Locally Robust Inference for Non-Gaussian SVAR Models
Forthcoming at Quantitative Economics
Abstract: All parameters in structural vector autoregressive (SVAR) models are locally identified when the structural shocks are independent and follow non-Gaussian distributions. Unfortunately, standard inference methods that exploit such features of the data for identification fail to yield correct coverage for structural functions of the model parameters when deviations from Gaussianity are small. To this extent, we propose a locally robust semi-parametric approach to conduct hypothesis tests and construct confidence sets for structural functions in SVAR models. The methodology fully exploits non-Gaussianity when it is present, but yields correct size / coverage for local-to-Gaussian densities. Empirically we revisit two macroeconomic SVAR studies where we document mixed results. For the oil price model of Kilian and Murphy (2012) we find that non-Gaussianity can robustly identify reasonable confidence sets, whereas for the labour supply-demand model of Baumeister and Hamilton (2015) this is not the case. Moreover, these exercises highlight the importance of using weak identification robust methods to assess estimation uncertainty when using non-Gaussianity for identification.
Preprint (December 2023)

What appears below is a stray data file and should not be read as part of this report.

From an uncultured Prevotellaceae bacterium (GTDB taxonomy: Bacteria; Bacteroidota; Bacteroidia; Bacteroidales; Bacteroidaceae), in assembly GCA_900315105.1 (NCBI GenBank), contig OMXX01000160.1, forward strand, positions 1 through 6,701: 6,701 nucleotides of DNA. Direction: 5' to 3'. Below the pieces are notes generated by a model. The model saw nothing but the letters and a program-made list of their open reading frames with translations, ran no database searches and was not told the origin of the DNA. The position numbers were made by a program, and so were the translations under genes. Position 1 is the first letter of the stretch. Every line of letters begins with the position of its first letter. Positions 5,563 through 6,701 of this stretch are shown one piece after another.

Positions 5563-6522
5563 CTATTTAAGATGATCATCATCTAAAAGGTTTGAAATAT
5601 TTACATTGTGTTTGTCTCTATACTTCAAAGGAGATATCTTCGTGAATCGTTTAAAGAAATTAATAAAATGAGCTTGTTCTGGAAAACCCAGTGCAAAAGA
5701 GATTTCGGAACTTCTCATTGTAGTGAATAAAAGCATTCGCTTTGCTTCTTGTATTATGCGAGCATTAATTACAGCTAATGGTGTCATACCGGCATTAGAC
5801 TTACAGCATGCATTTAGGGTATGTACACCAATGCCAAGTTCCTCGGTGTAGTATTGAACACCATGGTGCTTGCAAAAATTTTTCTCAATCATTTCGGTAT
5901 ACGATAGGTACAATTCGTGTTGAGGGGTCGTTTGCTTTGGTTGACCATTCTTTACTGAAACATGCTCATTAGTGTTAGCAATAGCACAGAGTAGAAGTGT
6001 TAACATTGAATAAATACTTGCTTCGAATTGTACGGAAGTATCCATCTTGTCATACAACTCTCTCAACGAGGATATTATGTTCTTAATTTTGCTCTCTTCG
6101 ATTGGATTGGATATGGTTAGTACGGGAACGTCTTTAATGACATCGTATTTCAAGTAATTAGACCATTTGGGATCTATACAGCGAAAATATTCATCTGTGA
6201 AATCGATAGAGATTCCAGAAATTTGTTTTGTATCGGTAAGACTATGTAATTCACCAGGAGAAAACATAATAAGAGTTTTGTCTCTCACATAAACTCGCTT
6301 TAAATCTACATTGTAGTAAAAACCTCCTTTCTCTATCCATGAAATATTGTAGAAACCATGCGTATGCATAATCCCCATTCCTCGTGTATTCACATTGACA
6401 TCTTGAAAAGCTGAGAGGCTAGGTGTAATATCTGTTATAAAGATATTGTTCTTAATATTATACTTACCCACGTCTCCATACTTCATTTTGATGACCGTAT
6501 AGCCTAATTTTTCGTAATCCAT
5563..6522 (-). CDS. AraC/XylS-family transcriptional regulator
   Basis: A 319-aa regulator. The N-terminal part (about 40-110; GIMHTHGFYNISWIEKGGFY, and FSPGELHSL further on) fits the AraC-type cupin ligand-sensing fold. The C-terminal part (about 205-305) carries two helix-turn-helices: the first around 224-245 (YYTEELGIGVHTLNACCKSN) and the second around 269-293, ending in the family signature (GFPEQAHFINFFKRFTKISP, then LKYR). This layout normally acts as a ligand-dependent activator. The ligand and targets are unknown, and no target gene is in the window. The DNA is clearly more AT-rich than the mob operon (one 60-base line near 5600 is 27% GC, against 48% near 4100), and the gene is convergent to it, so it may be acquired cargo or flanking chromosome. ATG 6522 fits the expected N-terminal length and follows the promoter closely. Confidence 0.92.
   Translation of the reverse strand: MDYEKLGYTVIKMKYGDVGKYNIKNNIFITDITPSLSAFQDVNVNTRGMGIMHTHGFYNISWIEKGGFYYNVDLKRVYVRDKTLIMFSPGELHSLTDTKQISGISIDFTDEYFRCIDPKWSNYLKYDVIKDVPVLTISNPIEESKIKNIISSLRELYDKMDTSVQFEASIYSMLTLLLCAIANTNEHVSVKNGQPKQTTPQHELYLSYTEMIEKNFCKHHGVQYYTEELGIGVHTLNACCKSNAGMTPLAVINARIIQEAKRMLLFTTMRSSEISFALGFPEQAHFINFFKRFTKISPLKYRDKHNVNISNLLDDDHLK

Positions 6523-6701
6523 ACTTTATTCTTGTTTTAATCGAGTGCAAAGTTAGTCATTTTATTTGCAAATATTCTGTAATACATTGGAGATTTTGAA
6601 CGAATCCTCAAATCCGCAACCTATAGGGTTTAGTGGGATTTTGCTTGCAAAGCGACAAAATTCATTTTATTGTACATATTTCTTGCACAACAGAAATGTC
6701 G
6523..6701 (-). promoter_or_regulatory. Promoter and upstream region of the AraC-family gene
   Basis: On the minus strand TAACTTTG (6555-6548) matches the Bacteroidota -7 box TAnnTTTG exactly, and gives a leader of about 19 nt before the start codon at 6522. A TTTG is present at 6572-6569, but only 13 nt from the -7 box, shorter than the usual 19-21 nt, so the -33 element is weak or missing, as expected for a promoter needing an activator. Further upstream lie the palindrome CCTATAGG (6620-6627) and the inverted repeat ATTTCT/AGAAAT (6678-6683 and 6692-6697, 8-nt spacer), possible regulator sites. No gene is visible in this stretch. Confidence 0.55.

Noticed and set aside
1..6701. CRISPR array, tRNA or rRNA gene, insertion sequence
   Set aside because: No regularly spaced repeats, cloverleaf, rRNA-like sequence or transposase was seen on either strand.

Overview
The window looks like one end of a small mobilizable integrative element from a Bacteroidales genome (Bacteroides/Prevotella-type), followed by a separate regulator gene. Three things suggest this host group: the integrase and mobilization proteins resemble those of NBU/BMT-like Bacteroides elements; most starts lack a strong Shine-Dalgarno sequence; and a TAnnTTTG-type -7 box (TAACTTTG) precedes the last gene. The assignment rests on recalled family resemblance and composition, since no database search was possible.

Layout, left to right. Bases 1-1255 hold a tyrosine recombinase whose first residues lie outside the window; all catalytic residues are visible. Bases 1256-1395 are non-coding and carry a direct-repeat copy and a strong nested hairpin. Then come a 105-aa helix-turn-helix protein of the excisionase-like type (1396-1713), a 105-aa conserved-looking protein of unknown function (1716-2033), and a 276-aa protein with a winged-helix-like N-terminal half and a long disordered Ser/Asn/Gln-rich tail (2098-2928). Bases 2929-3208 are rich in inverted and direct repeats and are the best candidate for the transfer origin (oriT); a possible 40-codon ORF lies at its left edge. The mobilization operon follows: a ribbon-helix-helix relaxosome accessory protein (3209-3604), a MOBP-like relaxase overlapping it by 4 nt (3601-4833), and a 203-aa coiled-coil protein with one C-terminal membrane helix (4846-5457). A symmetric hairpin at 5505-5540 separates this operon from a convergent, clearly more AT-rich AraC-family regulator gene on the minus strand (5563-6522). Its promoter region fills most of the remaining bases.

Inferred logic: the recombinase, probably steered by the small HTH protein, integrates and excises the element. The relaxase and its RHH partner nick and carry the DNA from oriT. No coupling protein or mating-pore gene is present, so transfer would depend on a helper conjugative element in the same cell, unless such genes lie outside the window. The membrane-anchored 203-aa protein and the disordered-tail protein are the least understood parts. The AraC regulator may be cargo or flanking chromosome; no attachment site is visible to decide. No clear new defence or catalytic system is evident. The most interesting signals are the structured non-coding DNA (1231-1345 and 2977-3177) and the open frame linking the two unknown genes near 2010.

Specification Tests Robust to Multiple Instabilities
Abstract: I develop a hypothesis test for model evaluation which is robust to time-variation in parameters. The proposed method can be applied in-sample and out-of-sample to any economic model based on moment conditions. In-sample, the test selects between two nested model specifications in the presence of parameter instabilities. Out-of-sample, the test can be used to evaluate the performance of model or judgmental forecasts robust to time-variation. The key feature of the proposed test is that it is particularly powerful in the presence of multiple shifts in parameters without imposing a specific form of time-variation. Further, the test statistic provides narrative evidence on which parts of the sample drive the rejection of the null hypothesis. Simulations show that the test is accurately sized in finite samples and is more powerful than tests assuming constant coefficients or a single break if the data-generating process exhibits multiple shifts in parameters. Using the proposed test, I document the presence of short-horizon predictability in the U.S. equity premium during the postwar period. I find evidence of predictability for a large set of variables once time-variation is taken into account. The test further provides evidence of heterogeneity in the location of predictability episodes across variables. The findings explain why traditional tests often fail to uncover predictability in the full sample and why studies that split the sample at different dates often arrive at conflicting results regarding the predictive ability of a wide class of variables.
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